How to 'Fail Better' on IT Projects

By Dennis McCafferty  |  Posted 12-05-2014 Email

Playwright Samuel Beckett famously wrote, "Try again. Fail again. Fail better." Such advice would greatly benefit modern IT teams, given that 17 percent of projects fail completely, and two-thirds fall short of expectations, according to the Project Management Institute. In the recent book, Fail Better: Design Smart Mistakes and Succeed Sooner (Harvard Business Review Press/available now), authors Anjali Sastry and Kara Penn provide in-depth perspectives about how such experiences can ultimately benefit professionals in terms of accumulated wisdom through trial and error. After all, Henry Ford went broke five times before he started the Ford Motor Co. Bill Gates and Paul Allen launched the disappointing Traf-O-Data before they came up with Microsoft. And remember that Christopher Columbus discovered America by mistake. All of which signifies a simple message: Failure can often serve as the beginning of great achievements, rather than the end of anything worthwhile. "Small failures enable discovery and learning," according to the authors. "They help rule out options, unearth flaws in reasoning and disconfirm incorrect hypotheses. … Over time, people recast their own failures and losses—even those that they would have at an earlier time predicted to be unbearable—to find meaning in them, in a sense relabeling them as successes." The following list of project failure drivers and best practices for "failing better" is adapted from the book. Sastry is senior lecturer at the MIT Sloan School of Management. Penn is co-founder and principal consultant at Mission Spark, a management consulting firm dedicated to organizational change and improvement.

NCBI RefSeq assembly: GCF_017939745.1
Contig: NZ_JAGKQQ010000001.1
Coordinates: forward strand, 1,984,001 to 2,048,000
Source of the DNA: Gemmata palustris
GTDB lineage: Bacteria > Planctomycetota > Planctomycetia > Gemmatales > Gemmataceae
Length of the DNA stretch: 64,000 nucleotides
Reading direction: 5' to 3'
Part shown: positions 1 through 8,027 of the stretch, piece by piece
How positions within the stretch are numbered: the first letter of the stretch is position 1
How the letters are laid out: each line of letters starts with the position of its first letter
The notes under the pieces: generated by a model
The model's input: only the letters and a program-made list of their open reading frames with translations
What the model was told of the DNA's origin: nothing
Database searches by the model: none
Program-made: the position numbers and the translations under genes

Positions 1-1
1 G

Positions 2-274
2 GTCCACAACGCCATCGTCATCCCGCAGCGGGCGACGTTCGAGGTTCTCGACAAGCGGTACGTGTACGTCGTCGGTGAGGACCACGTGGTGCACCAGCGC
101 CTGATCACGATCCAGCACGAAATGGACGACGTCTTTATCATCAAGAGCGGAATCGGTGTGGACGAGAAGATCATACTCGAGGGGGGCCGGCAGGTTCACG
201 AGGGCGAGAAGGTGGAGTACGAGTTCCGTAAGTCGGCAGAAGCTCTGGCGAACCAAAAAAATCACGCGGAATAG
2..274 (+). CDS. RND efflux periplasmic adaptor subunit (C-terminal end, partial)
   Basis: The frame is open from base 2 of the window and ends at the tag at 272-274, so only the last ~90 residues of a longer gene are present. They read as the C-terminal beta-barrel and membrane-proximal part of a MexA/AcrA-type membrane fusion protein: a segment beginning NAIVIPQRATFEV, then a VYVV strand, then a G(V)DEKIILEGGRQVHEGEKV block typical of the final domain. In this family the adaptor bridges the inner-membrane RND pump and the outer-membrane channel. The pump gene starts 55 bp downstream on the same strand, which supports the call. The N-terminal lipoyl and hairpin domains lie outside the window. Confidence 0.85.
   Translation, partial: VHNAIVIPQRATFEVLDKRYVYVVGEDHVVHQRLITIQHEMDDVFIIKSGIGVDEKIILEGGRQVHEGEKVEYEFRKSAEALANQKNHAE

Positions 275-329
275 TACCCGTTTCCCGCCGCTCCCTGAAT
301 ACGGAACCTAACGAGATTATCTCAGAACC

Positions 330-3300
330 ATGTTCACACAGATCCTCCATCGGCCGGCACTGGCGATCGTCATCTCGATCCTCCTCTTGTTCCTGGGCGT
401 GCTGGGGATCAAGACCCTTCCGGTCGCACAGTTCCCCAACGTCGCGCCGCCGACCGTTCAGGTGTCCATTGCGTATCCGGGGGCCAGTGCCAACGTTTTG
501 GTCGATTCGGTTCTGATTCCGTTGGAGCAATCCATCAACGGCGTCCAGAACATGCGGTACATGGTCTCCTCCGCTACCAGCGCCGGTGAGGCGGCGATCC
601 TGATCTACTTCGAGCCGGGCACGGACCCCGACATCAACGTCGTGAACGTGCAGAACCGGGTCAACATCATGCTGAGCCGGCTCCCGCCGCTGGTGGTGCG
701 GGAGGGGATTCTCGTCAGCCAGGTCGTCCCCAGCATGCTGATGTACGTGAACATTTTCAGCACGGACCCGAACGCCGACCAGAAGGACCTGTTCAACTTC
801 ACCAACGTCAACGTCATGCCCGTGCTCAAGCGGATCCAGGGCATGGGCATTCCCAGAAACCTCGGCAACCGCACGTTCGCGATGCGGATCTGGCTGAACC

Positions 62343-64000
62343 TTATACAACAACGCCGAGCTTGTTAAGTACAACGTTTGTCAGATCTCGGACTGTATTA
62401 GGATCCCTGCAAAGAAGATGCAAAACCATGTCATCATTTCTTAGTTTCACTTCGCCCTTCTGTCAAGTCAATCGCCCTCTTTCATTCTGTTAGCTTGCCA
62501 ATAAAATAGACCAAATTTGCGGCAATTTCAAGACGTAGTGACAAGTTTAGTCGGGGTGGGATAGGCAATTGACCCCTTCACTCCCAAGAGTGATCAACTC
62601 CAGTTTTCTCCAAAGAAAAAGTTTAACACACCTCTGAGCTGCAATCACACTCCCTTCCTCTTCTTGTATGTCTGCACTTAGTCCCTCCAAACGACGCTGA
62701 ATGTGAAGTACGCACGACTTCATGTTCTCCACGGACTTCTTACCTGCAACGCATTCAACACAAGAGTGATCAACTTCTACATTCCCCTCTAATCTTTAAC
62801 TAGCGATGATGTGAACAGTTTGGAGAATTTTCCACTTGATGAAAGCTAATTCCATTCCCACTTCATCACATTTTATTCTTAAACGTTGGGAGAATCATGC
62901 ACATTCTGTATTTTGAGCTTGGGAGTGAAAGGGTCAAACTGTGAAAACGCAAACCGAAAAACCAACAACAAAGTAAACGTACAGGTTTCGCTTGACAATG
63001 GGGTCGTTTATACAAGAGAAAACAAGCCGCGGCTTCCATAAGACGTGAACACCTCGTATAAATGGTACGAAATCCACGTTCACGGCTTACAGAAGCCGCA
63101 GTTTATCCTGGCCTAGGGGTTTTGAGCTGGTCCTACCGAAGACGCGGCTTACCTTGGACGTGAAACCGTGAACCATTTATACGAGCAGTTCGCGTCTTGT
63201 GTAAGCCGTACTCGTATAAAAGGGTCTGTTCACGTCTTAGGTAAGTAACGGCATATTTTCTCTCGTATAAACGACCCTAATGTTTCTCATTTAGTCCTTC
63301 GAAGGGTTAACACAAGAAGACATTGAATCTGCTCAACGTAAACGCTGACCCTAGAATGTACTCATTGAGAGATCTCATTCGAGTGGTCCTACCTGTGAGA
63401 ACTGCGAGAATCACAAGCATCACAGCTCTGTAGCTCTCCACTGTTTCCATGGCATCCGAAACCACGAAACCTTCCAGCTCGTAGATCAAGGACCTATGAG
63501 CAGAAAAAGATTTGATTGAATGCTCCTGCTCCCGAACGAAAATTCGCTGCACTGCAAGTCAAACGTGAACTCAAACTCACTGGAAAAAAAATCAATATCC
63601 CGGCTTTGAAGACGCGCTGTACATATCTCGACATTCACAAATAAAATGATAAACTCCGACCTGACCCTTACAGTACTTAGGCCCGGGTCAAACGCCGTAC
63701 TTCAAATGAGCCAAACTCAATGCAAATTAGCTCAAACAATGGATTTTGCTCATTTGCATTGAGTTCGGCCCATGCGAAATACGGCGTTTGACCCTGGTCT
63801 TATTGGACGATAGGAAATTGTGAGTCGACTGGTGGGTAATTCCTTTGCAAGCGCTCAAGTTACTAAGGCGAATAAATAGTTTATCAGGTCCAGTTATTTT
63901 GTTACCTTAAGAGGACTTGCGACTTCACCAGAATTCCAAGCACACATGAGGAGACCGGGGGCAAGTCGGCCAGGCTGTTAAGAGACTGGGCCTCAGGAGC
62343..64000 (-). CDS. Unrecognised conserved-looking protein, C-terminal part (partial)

Dennis McCafferty is a freelance writer for Baseline Magazine.


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